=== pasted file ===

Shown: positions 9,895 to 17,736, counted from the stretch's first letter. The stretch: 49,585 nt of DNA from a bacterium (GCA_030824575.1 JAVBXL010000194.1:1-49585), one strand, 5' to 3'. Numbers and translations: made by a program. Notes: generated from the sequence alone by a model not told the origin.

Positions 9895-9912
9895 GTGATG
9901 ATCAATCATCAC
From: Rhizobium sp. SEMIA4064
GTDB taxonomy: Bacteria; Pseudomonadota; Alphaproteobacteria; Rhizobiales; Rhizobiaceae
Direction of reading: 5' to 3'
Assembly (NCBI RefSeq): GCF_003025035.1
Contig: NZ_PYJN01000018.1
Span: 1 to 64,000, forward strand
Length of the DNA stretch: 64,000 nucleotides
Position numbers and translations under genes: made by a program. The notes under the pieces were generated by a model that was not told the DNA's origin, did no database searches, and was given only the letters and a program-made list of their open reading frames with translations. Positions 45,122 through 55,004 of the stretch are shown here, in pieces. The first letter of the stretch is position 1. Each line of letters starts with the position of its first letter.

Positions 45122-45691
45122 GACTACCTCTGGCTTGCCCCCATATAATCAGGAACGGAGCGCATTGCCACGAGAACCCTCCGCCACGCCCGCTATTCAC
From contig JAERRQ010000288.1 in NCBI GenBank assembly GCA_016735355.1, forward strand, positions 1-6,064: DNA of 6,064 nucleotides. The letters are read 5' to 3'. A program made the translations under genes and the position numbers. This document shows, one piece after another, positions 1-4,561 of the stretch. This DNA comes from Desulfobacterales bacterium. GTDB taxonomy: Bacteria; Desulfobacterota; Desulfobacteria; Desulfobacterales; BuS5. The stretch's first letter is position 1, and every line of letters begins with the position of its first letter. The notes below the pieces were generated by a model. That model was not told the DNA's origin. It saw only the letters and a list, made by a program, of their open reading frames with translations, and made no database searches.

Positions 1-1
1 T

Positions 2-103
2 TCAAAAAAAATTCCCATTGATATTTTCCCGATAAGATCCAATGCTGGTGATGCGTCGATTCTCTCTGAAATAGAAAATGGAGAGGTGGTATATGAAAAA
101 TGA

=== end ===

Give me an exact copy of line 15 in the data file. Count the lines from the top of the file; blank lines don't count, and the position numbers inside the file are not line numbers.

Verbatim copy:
From contig JAERRQ010000288.1 in NCBI GenBank assembly GCA_016735355.1, forward strand, positions 1-6,064: DNA of 6,064 nucleotides. The letters are read 5' to 3'. A program made the translations under genes and the position numbers. This document shows, one piece after another, positions 1-4,561 of the stretch. This DNA comes from Desulfobacterales bacterium. GTDB taxonomy: Bacteria; Desulfobacterota; Desulfobacteria; Desulfobacterales; BuS5. The stretch's first letter is position 1, and every line of letters begins with the position of its first letter. The notes below the pieces were generated by a model. That model was not told the DNA's origin. It saw only the letters and a list, made by a program, of their open reading frames with translations, and made no database searches.